In power, the YSP was beset by internal divisions. In 1980 Ismail was replaced as President of South Yemen
by Ali Nasir Muhammad
, who was a more moderate and conciliatory leader compared to the pro-Soviet leftism of Ismail. He sought to improve relations with South Yemen's Arab neighbours and the West. Conflict between the two factions led to the South Yemen Civil War
in 1986 which led to the death of Abdul Fattah Ismail, although his ally Ali Salem al Beidh
took control of the party, while the more moderate Haidar Abu Bakr al-Attas
became president. Al-Beidh and al-Attas would occupy positions in the government of a reunified Yemen until the 1994 civil war
. Parliamentary elections
were held in October 1986, and although the YSP remained the sole legal party, independent candidates were allowed to contest the elections, winning 40 of the 111 seats, with the YSP winning the other 71.
Surviving many upheavals and civil strife in Yemen, the collapse of the Soviet Union, and the crisis of international socialism, the YSP was instrumental in achieving Yemeni unity and the establishment of multi-party democracy in the Republic of Yemen in May 1990.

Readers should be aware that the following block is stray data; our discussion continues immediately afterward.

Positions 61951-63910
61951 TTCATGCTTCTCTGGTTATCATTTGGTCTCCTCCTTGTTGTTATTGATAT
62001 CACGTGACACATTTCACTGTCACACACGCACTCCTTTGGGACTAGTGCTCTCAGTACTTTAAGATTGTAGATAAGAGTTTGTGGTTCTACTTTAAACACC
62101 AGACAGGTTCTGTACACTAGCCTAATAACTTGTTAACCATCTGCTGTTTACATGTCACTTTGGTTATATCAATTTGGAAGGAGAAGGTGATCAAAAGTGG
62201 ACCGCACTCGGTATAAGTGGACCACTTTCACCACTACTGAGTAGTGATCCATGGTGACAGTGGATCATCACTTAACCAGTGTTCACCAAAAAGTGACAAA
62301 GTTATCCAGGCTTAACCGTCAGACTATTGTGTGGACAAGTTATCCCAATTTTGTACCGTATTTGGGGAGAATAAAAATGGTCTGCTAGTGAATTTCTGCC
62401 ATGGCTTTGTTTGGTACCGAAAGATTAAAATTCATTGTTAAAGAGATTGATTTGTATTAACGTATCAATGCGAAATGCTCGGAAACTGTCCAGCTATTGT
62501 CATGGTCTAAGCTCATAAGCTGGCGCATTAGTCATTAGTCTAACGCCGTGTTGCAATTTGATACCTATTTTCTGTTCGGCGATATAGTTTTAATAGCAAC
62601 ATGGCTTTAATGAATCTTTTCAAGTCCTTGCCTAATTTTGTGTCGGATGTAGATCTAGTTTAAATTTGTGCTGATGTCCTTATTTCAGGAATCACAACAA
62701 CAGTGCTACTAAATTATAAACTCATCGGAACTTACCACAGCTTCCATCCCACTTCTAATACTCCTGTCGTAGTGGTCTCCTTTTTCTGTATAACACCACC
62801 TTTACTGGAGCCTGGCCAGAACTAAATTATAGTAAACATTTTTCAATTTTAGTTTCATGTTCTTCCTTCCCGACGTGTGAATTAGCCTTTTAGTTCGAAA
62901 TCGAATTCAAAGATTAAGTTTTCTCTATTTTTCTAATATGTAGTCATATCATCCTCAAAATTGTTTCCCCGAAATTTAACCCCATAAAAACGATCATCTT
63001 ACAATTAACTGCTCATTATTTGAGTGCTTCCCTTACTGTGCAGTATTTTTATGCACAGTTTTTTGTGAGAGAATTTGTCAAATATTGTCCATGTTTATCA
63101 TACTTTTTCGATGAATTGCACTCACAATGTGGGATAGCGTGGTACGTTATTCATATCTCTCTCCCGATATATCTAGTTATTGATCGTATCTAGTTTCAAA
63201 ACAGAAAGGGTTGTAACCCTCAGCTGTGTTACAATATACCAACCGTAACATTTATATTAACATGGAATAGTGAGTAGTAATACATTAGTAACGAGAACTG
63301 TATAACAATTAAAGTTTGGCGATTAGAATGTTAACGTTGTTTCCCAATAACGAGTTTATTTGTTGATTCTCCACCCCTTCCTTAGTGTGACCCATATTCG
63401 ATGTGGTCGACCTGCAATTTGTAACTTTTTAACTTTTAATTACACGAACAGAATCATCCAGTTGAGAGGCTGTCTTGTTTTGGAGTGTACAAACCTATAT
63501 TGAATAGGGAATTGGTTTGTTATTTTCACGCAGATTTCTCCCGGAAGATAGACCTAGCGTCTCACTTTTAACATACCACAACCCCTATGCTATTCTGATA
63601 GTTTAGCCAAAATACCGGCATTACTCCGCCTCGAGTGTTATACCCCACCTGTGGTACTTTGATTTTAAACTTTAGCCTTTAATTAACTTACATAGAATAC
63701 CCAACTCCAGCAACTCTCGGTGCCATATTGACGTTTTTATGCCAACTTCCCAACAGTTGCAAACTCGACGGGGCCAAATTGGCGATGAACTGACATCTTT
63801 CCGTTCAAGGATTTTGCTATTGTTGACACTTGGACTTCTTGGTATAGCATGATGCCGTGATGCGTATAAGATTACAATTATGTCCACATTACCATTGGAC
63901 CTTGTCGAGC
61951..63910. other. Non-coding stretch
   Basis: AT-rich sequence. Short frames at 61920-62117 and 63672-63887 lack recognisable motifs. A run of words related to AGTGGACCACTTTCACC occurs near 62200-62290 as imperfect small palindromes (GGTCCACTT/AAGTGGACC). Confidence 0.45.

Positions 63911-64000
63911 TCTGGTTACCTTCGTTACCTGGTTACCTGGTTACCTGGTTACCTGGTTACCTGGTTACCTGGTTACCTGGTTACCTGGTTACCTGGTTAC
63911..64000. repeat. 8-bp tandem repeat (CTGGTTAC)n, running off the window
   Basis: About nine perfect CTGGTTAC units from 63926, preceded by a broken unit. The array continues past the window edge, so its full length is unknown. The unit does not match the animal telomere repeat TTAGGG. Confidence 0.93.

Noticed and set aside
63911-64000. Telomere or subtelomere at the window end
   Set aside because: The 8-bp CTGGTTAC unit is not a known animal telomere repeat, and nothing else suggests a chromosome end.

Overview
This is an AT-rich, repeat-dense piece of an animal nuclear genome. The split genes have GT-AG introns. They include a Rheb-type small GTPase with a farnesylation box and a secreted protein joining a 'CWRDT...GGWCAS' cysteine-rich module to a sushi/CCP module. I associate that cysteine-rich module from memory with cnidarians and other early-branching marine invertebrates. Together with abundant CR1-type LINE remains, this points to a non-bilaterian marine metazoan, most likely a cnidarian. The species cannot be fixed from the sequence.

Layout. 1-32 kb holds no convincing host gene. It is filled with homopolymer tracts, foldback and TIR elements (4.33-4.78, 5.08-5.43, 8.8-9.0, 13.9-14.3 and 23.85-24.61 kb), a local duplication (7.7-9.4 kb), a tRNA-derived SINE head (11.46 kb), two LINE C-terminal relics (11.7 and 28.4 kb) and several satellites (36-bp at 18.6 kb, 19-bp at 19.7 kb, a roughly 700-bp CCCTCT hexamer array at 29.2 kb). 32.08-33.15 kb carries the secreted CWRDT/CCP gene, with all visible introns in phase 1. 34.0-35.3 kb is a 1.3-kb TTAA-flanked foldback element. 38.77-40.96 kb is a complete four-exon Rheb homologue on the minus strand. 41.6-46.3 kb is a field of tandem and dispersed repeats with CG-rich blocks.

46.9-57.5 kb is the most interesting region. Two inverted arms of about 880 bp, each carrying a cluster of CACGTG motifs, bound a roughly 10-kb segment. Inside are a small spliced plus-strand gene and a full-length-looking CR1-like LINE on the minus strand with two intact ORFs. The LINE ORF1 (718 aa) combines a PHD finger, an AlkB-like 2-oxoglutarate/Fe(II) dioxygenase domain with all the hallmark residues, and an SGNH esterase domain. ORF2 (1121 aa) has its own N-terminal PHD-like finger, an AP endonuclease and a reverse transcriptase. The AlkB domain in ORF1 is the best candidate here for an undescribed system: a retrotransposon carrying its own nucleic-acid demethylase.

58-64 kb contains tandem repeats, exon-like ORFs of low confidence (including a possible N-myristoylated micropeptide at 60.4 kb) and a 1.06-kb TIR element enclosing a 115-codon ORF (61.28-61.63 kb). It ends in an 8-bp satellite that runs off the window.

In the first parliamentary elections
in unified Yemen in 1993, the YSP won 56 of the 301 seats, finishing third behind the General People's Congress
(GPC) and al-Islah
. The three parties subsequently formed a coalition government.
Following the 1994 civil war the party's infrastructure and resources were confiscated by the GPC government and its cadres and members were regularly subjected to unwarranted arrests and torture. It boycotted the 1997 parliamentary elections
and was unable to nominate a candidate for the 1999 presidential elections
, as any potential candidate required the backing of 31 MPs. In 2002 it was one of five parties to form the Joint Meeting Parties opposition alliance,
it returned to contest the 2003 parliamentary elections
, it received only 3.8% of the popular vote and won eight seats.
South Yemeni parliamentary elections
House of Representatives elections
- ^ Frank Tachau (1994) Political parties of the Middle East and North Africa, Greenwood Press, p638
- ^ a b Browers, Michaelle (2007). "Origins and Architects of Yemen's Joint Meeting Parties". International Journal of Middle East Studies. 39 (4): 571–576. ISSN 0020-7438. Retrieved 22 March 2021.
- ^ Ahmed, Mohammed Ghaleb (29 November 2012). "عضو المكتب السياسي للحزب الاشتراكي محمد غالب أحمد ل"26سبتمبر":الثلاثون من نوفمبر1967حققه تلاحم وكفاح وتضحيات المناضلين من كل اليمن" [Letter from Politburo member Mohammed Ghaleb Ahmed to "26th September" Newspaper on achievements of 30th November 1967.]. 26 September (in Arabic). Archived from the original on 3 December 2012.
- ^ Victoria Clark (2010) Yemen: Dancing on the Heads of Snakes, Yale University Press
- ^ a b c Robert D. Burrowes (2010) Historical Dictionary of Yemen, Rowman & Littlefield, p450
- ^ The Yemeni Socialist Party Issues its first Statement New Yemen, 3 July 2012
Last edited on 9 May 2021, at 01:39
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